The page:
Scotland

Foreign language assistants blow for Scottish schools

Foreign language teacher and pupils
Image caption There are native speakers from 15 different nations currently working in local authority-run schools

More than half of all foreign language assistants in Scottish state schools are being axed following council budget cuts, BBC Scotland has learned.

A survey of Scottish councils found at least 55 of the current 106 posts across the country are to go this year.

The biggest reduction is in Glasgow, where the council is to cut all 35 of its assistants to save £300,000.

The German consul general to Scotland said the impact of the cuts would be felt in years to come.

Native speakers from 15 different nations are used by Scottish primary and secondary schools to enhance modern language teaching and develop intercultural awareness.

They are selected by the British Council and are used in both state and private schools in Scotland.

But the number of assistants in state schools has plummeted in the past few years, largely as a result of local authority cuts.

'Tough decisions'

In 2009-10, there were 167 assistants in Scottish state schools. In the next academic year, there could be fewer than 50.

Glasgow City Council said it had been forced to make tough decisions in the current financial climate.

A spokeswoman added: "The language assistants are an enhancement to provision in Glasgow schools."

Argyll and Bute Council confirmed it would axe six posts this year, saving £60,000, while Aberdeenshire Council is to cut 14 assistants.

Out of 23 councils who responded to BBC Scotland, only five - Edinburgh, Orkney, East Renfrewshire, Angus and Inverclyde - said they planned to maintain or create new posts this coming year.

Orkney Council said it wanted to continue using FLAs as they were "integral to modern language teaching".

The German consul general to Scotland, Wolfgang Moessinger, told BBC Scotland's news website: "This is too important an issue to leave to the councils - these are decisions that have to be taken at a national level.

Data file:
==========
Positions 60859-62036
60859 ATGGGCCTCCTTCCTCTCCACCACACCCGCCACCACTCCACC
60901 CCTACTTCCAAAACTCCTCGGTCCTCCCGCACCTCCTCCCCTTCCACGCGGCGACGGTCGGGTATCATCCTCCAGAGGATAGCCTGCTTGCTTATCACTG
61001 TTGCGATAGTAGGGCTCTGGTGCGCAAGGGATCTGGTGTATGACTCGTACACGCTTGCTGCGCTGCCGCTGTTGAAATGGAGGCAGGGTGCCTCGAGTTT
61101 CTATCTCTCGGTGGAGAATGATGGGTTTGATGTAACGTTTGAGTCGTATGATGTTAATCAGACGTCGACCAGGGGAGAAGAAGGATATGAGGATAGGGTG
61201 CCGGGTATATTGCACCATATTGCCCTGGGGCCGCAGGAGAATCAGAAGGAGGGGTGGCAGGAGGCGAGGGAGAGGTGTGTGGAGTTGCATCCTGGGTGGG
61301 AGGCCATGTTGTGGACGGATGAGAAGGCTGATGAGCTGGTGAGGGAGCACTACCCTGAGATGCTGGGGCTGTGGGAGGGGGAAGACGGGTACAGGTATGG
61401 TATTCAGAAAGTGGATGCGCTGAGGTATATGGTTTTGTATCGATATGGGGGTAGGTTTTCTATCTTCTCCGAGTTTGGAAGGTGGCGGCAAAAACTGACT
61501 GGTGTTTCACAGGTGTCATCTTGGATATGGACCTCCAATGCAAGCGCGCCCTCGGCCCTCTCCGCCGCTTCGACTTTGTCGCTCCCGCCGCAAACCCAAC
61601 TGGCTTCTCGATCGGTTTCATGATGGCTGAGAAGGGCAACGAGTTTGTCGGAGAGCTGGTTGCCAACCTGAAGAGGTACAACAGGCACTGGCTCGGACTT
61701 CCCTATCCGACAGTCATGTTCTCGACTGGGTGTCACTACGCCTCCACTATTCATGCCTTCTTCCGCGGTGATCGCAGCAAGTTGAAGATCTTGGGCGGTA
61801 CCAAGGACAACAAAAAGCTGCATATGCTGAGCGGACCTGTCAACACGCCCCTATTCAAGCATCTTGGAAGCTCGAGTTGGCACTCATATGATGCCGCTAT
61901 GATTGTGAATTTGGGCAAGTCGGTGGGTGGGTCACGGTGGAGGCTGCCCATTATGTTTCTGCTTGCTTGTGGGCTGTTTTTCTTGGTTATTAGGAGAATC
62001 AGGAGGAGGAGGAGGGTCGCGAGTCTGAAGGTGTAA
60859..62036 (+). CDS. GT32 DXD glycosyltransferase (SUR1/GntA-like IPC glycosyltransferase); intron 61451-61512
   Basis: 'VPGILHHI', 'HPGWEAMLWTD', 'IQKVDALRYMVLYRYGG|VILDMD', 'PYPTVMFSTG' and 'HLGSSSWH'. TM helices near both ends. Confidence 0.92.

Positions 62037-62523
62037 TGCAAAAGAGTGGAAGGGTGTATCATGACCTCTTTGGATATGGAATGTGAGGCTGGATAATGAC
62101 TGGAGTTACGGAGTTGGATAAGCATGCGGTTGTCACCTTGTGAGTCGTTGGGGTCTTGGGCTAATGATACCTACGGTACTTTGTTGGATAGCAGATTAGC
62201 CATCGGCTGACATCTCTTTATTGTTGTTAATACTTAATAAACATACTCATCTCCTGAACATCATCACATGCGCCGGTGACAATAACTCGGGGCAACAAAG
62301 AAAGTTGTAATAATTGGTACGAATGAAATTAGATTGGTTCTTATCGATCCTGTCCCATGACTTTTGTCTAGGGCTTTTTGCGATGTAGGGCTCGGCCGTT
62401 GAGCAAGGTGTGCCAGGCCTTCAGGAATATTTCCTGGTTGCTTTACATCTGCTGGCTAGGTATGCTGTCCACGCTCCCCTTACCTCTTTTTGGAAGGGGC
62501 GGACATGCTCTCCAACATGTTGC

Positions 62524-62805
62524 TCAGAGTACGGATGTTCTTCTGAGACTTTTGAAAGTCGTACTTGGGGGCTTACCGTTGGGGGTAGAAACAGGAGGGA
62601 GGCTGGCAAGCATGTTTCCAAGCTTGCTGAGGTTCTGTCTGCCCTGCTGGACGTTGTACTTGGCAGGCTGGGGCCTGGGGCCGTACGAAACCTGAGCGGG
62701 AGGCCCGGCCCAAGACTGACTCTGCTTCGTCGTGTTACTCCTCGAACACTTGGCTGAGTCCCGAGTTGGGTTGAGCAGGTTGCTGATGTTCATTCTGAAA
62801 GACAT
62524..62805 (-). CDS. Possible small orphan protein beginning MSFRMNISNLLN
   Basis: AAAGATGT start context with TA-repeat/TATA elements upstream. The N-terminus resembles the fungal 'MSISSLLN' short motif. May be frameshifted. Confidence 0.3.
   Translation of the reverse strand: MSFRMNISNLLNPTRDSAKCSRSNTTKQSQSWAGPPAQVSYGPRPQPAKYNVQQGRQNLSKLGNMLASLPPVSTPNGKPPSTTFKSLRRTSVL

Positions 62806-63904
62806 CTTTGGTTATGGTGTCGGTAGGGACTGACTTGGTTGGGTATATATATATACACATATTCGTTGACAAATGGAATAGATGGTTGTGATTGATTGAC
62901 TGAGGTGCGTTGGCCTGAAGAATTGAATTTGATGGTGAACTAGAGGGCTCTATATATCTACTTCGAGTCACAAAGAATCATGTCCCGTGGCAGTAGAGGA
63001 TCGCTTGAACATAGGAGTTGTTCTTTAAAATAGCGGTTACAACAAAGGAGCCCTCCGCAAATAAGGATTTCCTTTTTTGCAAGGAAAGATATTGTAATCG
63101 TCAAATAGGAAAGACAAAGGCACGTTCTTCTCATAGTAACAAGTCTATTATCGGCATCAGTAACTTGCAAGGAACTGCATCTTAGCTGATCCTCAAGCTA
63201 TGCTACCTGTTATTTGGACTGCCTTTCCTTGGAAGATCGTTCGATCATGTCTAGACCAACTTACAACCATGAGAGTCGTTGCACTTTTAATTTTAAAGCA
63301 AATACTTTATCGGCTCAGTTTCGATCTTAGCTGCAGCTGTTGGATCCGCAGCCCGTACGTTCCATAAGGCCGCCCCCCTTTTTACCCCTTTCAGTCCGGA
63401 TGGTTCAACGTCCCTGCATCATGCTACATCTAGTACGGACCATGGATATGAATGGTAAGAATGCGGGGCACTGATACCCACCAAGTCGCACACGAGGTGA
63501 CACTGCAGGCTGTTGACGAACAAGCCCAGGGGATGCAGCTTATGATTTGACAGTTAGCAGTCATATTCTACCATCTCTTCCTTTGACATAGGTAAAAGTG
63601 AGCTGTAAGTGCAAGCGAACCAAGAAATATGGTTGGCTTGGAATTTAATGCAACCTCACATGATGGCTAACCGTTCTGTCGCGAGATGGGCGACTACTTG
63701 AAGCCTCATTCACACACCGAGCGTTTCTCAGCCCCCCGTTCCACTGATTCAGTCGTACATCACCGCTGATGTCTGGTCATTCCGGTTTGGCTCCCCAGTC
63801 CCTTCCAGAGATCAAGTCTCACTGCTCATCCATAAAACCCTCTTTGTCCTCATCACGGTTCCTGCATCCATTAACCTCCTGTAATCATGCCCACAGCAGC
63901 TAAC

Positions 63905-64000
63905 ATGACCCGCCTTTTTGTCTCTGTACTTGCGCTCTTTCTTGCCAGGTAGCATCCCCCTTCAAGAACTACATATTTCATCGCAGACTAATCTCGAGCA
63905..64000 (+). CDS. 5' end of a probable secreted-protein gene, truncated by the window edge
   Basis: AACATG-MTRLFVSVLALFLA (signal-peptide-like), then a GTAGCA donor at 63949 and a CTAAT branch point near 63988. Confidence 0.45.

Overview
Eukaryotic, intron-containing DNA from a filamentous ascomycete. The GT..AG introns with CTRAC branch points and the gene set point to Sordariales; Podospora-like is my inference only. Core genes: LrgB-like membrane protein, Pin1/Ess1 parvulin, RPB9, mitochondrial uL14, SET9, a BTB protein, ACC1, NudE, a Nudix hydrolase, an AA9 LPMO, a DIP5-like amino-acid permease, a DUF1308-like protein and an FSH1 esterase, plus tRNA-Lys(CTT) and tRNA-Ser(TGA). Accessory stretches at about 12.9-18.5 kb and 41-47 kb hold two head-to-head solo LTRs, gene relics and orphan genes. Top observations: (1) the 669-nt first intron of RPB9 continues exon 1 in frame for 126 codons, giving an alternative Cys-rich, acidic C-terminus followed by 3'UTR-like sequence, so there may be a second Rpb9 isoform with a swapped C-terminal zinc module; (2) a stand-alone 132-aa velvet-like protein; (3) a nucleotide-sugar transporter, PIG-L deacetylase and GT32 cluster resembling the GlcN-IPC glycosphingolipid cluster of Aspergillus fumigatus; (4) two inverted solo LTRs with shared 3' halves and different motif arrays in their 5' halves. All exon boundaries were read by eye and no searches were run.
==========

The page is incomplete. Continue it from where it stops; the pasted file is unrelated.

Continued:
"The decline in the number of foreign language assistants is just a symptom. The problem lies behind the decision to reduce the numbers - they are seen as an easy target when it comes to cuts."

Image caption Mr Moessinger said the impact of cuts would be felt in years to come

However, Mr Moessinger said he remained optimistic that more emphasis would be placed in future on modern languages in Scotland.

He added: "I sense a growing awareness within Scotland that this decline which we are experiencing is not good for Scotland, and that more and more people are starting to think seriously about what can be done - against a backdrop of cuts - to halt this decline and reverse it."

The British Council Scotland said it was disappointed at the falling numbers.

A spokesman said: "In an increasingly international world, foreign language assistants provide a unique opportunity for Scottish students to experience different languages and cultures in the classroom.

"It is obviously disappointing that fewer students will have access to these experiences next year but we recognise the current funding pressures local authorities are under.

"British Council Scotland will continue to work with Scottish schools across a full range of projects to offer as many international learning opportunities as possible."

'Absolutely important'

Teachers' leaders said the reduction in posts was a "real issue of concern".

An EIS spokesman said: "This is a case of putting budget savings ahead of the quality of educational experience for pupils.

"FLAs allow pupils to be exposed to native speakers who speak their language the way it is intended to be spoken. Learning a language is absolutely important as we attempt to grow our economy through trade with Europe and further afield."

Education Secretary Michael Russell said foreign language assistants and visiting teachers from overseas made "an important contribution to our schools in supporting the teaching of modern languages".

He added: "I will shortly be considering the reports of the Modern Languages Excellence Group and the Donaldson review [into teaching standards] and I want to find ways to build on our current strengths rather than diminish them.

"I hope local authorities will be mindful of the importance of languages, but I know they are facing tough decisions even though our funding settlement for the coming year maintains the council's share of overall spending despite the damaging cuts coming from Westminster."

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